IN RE MARRIAGE OF CHROBAK No. 2-03-0721.
811 N.E.2d 1248 (2004)
349 Ill.App.3d 894
285 Ill.Dec. 369
In re MARRIAGE OF Karel CHROBAK, a/k/a Charles Chrobak, Petitioner-Appellee, and Anezka Bouz, f/k/a Anezka Chrobak, a/k/a Agnes Chrobak, Respondent-Appellant.
Appellate Court of Illinois, Second District.
June 24, 2004.
Sarane C. Siewerth, Elizabeth A. Theyssen, Schiller, DuCanto & Fleck, Chicago, for Anezka Chrobak.
Phyllis J. Perko, Law Offices of Harlovic & Perko, West Dundee, for Karel Chrobak.
Justice GILLERAN JOHNSON delivered the opinion of the court:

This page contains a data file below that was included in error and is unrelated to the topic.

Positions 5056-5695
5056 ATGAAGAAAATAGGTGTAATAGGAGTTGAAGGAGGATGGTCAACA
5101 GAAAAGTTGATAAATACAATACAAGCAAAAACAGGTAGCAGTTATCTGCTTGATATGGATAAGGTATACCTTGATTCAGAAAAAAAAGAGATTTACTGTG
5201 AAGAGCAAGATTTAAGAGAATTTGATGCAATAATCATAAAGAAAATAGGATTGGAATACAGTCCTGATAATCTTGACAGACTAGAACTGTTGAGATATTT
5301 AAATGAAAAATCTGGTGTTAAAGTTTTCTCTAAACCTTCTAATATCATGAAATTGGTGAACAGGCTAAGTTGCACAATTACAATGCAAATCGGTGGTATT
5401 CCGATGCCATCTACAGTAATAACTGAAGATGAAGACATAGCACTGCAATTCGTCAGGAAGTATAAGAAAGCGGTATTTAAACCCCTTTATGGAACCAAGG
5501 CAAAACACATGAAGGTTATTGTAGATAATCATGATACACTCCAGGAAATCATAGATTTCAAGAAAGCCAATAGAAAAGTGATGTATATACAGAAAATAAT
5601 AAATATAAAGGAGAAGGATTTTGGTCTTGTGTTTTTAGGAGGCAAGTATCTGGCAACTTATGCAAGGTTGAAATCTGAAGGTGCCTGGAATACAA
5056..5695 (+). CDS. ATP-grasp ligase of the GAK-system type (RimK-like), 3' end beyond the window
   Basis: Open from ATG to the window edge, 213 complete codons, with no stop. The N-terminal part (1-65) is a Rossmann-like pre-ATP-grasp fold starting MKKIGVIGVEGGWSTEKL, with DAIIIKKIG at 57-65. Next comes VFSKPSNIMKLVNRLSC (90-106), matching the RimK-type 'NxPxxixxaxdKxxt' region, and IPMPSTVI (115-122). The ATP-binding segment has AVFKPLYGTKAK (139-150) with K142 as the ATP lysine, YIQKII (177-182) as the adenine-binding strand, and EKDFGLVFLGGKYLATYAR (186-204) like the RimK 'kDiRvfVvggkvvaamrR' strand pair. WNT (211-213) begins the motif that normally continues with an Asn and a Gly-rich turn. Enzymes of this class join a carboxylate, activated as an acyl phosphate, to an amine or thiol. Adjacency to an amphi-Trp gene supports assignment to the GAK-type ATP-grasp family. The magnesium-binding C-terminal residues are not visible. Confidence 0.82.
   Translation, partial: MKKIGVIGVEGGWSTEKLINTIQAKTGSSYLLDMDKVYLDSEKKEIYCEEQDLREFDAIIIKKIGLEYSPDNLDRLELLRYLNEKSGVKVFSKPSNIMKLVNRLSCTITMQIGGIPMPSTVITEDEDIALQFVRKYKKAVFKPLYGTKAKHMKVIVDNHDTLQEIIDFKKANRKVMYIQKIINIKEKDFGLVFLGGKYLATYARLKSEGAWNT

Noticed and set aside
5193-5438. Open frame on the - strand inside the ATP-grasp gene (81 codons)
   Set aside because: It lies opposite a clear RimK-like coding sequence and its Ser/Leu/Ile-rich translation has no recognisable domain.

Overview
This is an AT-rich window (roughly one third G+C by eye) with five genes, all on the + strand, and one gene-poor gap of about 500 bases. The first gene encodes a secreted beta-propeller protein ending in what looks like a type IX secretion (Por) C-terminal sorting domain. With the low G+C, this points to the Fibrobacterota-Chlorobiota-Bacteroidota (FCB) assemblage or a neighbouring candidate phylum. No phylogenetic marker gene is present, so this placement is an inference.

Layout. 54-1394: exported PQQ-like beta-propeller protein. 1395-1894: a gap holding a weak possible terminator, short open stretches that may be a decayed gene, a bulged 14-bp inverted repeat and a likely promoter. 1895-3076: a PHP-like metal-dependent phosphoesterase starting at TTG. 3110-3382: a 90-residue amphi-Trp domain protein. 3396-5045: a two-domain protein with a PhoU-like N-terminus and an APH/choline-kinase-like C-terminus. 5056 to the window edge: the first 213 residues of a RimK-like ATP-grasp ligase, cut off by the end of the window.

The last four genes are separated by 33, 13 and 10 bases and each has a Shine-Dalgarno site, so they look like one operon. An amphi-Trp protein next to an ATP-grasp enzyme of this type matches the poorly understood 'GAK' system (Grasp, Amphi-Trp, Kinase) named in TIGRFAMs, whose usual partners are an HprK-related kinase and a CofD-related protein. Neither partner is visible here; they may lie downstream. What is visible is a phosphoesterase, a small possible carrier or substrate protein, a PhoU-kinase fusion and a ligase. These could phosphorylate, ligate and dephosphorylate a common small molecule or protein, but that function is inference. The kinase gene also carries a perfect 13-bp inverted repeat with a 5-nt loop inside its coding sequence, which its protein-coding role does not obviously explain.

On March 2, 1997, in British Columbia, Canada, the respondent, Anezka Bouz, f/k/a Anezka Chrobak, a/k/a Agnes Chrobak, obtained a divorce from the petitioner, Karel Chrobak, a/k/a Charles Chrobak. Subsequently, in Illinois, the petitioner petitioned for a legal separation (see 750 ILCS 5/402 (West 2002)). On November 5, 1997, the trial court granted the petitioner's petition for a legal separation and incorporated into that order the parties' settlement agreement. Five years later, the respondent petitioned to vacate the legal separation order and the incorporated settlement agreement (see 735 ILCS 5/2-1401(f) (West 2002)), arguing that the trial court lacked subject matter jurisdiction to enter the separation order because the parties were divorced. The petitioner moved to strike and dismiss the petition, claiming, among other things, that the respondent was estopped from challenging the order because she accepted the financial benefits that the settlement agreement gave her. The trial court granted the petitioner's motion to strike and dismiss, and this appeal followed. On appeal, the respondent contends that the trial court lacked subject matter jurisdiction over the proceeding for a legal separation. The petitioner claims that the respondent has waived this issue or is estopped from challenging the trial court's jurisdiction. We agree with the petitioner's estoppel argument. Thus, we affirm.